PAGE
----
KrnlPanic's Linux Notes and Tips

Working with linux since kernel version 2.0.30

Linux File and Directory Permissions Explained

Linux permissions seem a bit cryptic at first glance, but once you begin to understand how they work, it’s a breeze. The first thing we need to understand in an effort to get permissions under control is binary to octal conversion.

Binary to Octal:
001 = 1
010 = 2
011 = 3
100 = 4
101 = 5
110 = 6
111 = 7

Now take a look at at the following output of the command ‘ls -l’.

drwxr-xr-- 1 krnl nobody 5274 Oct 3 21:51 somedir
Permissions owner group size date filename

Now, the permissions column is broken down as follows:

The first character, in this case ‘d’, tells the file’s type. There are several possible entries in this field.

- = regular file
d = directory
c = character special file ( /dev/ttyp0 )
b = block special file ( /dev/fd0 )
l = symbolic link

chmod

So, in the example ‘ls -l’ above, the owner (krnl) can read, write and execute; the group (nobody) can read and execute; and all other users can read this directory. Let’s say that we want to give the group ‘nobody’ write access to this directory.

# ls -l
drwxr-xr– 1 krnl nobody 1024 Oct 3 21:51 somedir

# chmod 774 somedir

# ls -l
drwxrwxr– 1 krnl nobody 1024 Oct 3 21:51 somedir

Notice how we added the write capability to the group that the directory belongs to. Using the command above with the various number combinations allowed by chmod will allow you to change file permissions to what you need.
000 = ———
OWNER
001 = ——–x
002 = ——-w-
003 = ——-wx
004 = ——r–
005 = ——r-x
006 = ——rw-
007 = ——rwx
GROUP
010 = —–x—
020 = —-w—-
030 = —-wx—
040 = —r—–
050 = —r-x—
060 = —rw—-
070 = —rwx—
USER
100 = –x——
200 = -w——-
300 = -wx——
400 = r——–
500 = r-x——
600 = rw——-
700 = rwx——

Hopefully you have the point now ;-)

The forhealthylives fourth bit

The fourth bit can be optionally used to set userid, groupid and sticky bit (save text). The following example shows how to set the SUID bit. SUID or Set User ID is used when you want an executable to run as the file’s owner regardless of who executes it. The following example shows how to use chmod to make a file SUID root, which is generally a bad idea (anyone who executes the file executes it as root).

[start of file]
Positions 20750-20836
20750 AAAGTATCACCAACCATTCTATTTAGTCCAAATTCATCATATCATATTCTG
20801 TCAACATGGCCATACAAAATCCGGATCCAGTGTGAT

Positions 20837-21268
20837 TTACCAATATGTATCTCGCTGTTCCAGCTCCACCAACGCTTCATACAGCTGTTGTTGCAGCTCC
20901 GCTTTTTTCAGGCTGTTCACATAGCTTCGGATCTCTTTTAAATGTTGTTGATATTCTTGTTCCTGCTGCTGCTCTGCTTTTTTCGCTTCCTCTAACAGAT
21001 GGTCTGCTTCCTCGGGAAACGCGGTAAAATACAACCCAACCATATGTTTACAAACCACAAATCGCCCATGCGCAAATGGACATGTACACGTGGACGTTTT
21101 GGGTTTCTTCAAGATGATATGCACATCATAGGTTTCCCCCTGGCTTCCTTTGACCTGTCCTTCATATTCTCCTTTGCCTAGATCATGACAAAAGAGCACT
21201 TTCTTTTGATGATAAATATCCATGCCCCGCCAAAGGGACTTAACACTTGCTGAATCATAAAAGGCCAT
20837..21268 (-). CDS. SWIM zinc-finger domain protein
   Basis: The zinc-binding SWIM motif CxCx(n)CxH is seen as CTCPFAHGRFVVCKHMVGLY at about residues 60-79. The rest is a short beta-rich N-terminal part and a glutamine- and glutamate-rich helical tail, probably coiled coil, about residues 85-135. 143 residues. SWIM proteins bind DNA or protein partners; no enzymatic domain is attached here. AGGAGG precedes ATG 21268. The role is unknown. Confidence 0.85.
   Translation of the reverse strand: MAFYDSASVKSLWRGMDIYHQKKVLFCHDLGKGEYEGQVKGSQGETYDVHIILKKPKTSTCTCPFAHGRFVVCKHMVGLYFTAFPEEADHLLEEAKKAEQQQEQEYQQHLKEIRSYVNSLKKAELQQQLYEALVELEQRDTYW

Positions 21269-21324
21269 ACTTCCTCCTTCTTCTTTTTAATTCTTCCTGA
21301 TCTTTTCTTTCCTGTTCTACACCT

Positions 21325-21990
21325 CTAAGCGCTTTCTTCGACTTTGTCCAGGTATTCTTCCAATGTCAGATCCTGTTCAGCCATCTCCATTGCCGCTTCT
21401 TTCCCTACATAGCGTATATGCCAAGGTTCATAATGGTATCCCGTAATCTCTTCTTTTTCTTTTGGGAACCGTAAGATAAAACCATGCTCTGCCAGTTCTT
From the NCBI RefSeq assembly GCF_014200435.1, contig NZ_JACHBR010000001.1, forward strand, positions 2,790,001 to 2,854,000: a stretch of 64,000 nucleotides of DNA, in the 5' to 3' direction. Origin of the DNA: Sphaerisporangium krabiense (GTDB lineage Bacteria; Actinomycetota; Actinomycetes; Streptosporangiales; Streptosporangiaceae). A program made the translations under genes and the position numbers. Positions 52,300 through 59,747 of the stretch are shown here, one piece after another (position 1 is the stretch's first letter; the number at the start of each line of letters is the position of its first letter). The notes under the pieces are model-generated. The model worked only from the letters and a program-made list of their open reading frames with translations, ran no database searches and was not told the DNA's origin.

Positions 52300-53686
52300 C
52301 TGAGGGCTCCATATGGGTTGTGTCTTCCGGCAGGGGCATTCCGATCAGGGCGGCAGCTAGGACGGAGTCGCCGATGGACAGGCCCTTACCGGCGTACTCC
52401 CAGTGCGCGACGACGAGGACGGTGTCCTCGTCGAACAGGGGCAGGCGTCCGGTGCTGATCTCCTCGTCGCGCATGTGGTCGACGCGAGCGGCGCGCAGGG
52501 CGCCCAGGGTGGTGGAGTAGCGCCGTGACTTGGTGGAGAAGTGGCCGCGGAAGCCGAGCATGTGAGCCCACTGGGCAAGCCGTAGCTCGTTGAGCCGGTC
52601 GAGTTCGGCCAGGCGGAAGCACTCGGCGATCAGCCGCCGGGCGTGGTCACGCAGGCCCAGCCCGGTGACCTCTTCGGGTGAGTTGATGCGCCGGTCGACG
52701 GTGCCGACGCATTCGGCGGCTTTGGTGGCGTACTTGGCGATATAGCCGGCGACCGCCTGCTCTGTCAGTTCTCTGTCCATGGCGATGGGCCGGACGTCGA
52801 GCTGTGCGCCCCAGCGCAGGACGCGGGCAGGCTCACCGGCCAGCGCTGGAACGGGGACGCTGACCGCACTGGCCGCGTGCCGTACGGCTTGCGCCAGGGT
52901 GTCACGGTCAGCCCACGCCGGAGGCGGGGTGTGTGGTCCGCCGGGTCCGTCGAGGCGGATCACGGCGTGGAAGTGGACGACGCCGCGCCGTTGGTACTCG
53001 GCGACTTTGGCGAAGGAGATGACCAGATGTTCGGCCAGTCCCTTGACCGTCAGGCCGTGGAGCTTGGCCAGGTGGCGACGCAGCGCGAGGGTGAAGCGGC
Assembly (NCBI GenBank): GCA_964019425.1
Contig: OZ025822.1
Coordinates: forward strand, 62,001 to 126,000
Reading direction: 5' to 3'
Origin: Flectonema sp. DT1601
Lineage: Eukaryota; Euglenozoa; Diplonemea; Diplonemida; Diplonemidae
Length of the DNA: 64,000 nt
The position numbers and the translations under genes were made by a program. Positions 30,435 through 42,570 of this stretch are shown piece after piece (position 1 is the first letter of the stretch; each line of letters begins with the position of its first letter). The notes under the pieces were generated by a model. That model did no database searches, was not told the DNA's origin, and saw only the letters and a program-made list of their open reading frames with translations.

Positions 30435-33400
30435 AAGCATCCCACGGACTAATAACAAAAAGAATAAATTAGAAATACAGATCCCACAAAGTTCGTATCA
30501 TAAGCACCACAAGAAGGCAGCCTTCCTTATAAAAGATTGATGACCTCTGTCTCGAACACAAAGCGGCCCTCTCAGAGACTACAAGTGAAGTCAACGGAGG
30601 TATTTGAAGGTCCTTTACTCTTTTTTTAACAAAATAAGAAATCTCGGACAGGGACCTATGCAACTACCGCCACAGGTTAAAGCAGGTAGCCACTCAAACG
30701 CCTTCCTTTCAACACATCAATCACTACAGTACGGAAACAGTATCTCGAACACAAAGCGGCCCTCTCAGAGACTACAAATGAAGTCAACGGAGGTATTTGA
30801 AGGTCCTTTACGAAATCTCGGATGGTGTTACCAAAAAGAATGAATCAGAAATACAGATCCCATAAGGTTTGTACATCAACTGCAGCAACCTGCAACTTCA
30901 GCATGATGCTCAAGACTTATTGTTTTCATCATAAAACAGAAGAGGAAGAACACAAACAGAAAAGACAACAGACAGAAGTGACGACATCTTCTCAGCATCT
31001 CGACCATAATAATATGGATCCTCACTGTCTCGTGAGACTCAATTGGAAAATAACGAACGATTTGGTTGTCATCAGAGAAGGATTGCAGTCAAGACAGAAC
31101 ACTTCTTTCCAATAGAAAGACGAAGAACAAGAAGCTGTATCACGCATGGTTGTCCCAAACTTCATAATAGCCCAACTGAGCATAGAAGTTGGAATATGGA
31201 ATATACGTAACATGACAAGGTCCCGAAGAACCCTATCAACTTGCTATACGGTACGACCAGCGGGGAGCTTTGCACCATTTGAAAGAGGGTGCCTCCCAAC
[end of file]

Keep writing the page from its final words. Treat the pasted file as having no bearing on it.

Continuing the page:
# ls -l
-rwxr-xr-x 1 root nobody 49358 Oct 7 14:39 filename

# chmod 4755 filename

# ls -l
-rwsr-xr-x 1 root nobody 49358 Oct 7 14:39 filename

SGID is very similar to SUID except that when executed, the program runs with the permissions of the group that it belongs to, regardless of who executes it. Take the following example in which we change the permissions so that ‘filename’ is executed with the group permissions of ‘nobody’:

# ls -l
-rwxr-xr-x 1 root nobody 49358 Oct 7 14:39 filename

# chmod 2755 filename

# ls -l
-rwxr-sr-x 1 root nobody 49358 Oct 7 14:39 filename

The purpose of the sticky bit or save text bit (t) is to cause the operating system to not delete a program’s text from swap space when all user processes finish. This allows the next user to run the process to run it with the image already in swap or physical memory, therefore making process startup faster. Here is how we would set the sticky bit:

# ls -l
-rwxr-xr-x 1 root nobody 49358 Oct 7 14:39 filename

# chmod 1755 filename

# ls -l
-rwxr-xr-t 1 root nobody 49358 Oct 7 14:39 filename

I hope you have found this helpful.
-Krnl

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